IN THE CAMPS

Guantánamo: 25 captives quit hunger strike since Ramadan

 
 
A military handout video dated April 10, 2013 offers a rare glimpse of a feeding chair inside the prison camps psychiatric ward, called the Behavioral Health Unit, at the U.S. Navy base at Guantanamo Bay, Cuba.
A military handout video dated April 10, 2013 offers a rare glimpse of a feeding chair inside the prison camps psychiatric ward, called the Behavioral Health Unit, at the U.S. Navy base at Guantanamo Bay, Cuba.
CAROL ROSENBERG / THE MIAMI HERALD


crosenberg@MiamiHerald.com

A total of 25 Guantánamo prisoners have quit their hunger strike during Ramadan, according to the U.S. military, which reported on Sunday that Navy medical staff still considered 45 captives sufficiently malnourished to require night-time forced-feedings.

Prison spokesmen suggested they had broken part of the protest by adopting a new policy: Captives had to abandon their 5-month-old hunger strike to live in communal detention — where they can pray and eat in groups — after months alone in maximum-security lockdown.

“Detainees in communal living must agree to not hunger strike for their health and safety,” Army Lt. Col. Samuel House, a deputy prison camps spokesman, said in a statement on Friday.

To test it, the military last week adopted a sliding scale of communal captivity to coincide with Islam’s holy month of Ramadan, when traditional Muslims shun food by day.

Best behaved prisoners currently get just six hours of lockdown a day. Others were getting released from their solitary cells for six or 12 hours, at prayer and meal-time. The military has described the ongoing experiment as involving about 80 captives inside the Pentagon’s once-showcase communal prison, Camp 6.

Hunger strike figures had steadily risen to participation by 106 of the captives, according to the prison’s Navy medical staff. Then on Thursday, the military reported the first two quit the strike. More quit during the weekend.

When the military first acknowledged the hunger strike in March, House’s boss, Navy Capt. Robert Durand, said it was longstanding prison camps policy to permit hunger strikers to live communally. They could protest by refusing to eat, he said, so long as they cooperated with the guards, and followed orders to get shackled and taken to forced-feedings.

Under the new system, described by House, being a hunger striker is a reason for disciplinary lockdown.

Military medical forces consider meals missed, weight lost and other health issues to decide which captive should be designated for a forced-feeding. For the procedure, Army guards strap a prisoner into a restraint chair for up to two hours twice daily and Navy medical forces snake a tube up the nose and down the back of the throat of the immobilized prisoner to deliver a nutritional supplement to the prisoner’s stomach.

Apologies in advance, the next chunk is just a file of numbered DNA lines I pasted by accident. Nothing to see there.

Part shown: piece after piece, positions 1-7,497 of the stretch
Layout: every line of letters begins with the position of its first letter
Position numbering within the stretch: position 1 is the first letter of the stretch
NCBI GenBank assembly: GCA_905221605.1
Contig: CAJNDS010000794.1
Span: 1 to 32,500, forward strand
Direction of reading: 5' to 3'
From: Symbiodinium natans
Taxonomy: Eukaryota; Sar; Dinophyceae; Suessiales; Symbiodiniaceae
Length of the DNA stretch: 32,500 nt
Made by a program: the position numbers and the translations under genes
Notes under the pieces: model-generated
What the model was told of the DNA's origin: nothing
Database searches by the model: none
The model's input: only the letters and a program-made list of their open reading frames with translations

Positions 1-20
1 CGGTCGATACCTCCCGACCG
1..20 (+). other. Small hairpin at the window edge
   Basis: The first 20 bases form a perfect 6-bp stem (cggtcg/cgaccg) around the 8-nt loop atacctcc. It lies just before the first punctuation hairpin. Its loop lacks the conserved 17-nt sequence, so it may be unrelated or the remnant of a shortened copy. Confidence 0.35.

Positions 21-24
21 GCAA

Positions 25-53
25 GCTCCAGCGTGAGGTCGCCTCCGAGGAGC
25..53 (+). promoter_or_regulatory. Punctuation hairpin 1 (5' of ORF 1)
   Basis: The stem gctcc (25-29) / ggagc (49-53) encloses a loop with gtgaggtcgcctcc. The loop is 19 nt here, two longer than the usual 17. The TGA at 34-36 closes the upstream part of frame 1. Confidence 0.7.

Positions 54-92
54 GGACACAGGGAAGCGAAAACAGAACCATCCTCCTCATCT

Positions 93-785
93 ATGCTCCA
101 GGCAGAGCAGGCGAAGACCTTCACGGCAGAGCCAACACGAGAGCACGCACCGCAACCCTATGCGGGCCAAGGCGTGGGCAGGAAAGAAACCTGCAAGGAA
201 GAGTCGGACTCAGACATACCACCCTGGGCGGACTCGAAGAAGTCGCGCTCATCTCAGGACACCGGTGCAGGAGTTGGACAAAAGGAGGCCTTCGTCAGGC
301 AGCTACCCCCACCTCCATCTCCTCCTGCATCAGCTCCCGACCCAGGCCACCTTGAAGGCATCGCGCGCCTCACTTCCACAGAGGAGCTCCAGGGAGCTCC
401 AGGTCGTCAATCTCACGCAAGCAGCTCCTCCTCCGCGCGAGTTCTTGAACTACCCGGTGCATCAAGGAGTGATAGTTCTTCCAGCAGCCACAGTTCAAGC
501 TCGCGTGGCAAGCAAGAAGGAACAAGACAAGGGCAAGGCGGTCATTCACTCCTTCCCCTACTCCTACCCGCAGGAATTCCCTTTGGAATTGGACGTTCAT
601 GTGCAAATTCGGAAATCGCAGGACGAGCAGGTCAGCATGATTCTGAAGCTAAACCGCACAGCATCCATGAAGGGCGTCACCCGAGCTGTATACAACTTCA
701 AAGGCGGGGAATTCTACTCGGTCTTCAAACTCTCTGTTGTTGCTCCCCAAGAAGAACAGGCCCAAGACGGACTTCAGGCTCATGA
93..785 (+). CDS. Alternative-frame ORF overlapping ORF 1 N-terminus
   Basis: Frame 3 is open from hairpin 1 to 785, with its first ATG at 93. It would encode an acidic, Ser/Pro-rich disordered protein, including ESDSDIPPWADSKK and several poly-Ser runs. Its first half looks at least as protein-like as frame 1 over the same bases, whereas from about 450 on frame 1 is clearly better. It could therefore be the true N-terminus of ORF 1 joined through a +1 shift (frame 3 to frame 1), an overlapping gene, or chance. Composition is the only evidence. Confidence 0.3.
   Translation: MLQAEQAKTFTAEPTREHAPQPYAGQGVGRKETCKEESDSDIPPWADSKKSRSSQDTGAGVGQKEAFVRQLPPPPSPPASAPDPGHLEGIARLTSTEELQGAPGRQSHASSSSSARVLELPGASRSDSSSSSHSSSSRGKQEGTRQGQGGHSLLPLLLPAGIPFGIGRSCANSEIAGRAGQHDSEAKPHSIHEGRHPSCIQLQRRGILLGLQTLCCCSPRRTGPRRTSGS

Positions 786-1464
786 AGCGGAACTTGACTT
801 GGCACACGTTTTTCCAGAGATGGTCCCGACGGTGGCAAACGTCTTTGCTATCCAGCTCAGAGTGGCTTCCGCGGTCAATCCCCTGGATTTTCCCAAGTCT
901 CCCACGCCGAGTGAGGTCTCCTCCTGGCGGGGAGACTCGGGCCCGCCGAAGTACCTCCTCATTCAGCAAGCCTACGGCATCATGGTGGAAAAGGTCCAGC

A total of 45 prisoners have been designated for these force-feedings since July 2.

But Durand has said that some of the men have chosen to chug the can of Ensure rather than get the forced feeding “enterally,” as the military calls the tube feedings.

Durand described a Ramadan break-fast meal of lamb and rice as an apparent turning point at the prison.

Now, medical and guard staff are monitoring consumption.

“Removal from hunger striker status requires, among other criteria, the sustained eating of solid food and caloric intake over several days,” said House in a prepared statement.

“Additionally, when an enteral fed detainee chooses to end a hunger strike, doctors monitor the re-introduction of regular meals at a controlled pace, to avoid ‘refeeding syndrome,’ which can happen when undernourished people suddenly consume food.”

The Pentagon holds 166 prisoners at Guantánamo in five separate prison facilities, plus the detention center hospital and psychiatric ward. A staff of 2,000 federal employees work there -- including Army guards, Navy medics, contract cooks and intelligence analysts.

It was not immediately possible to get an independent assessment of the hunger strike situation. Attorneys for the prisoners have typically not visited their captive clients during Ramadan, and the International Committee of the Red Cross does not reveal what it learns at the prison.

“Until we start speaking with our clients,” said lawyer David Remes, “we can’t know what’s happening on the ground.”

He noted, however, that the forced-feeding figure remained unchanged.

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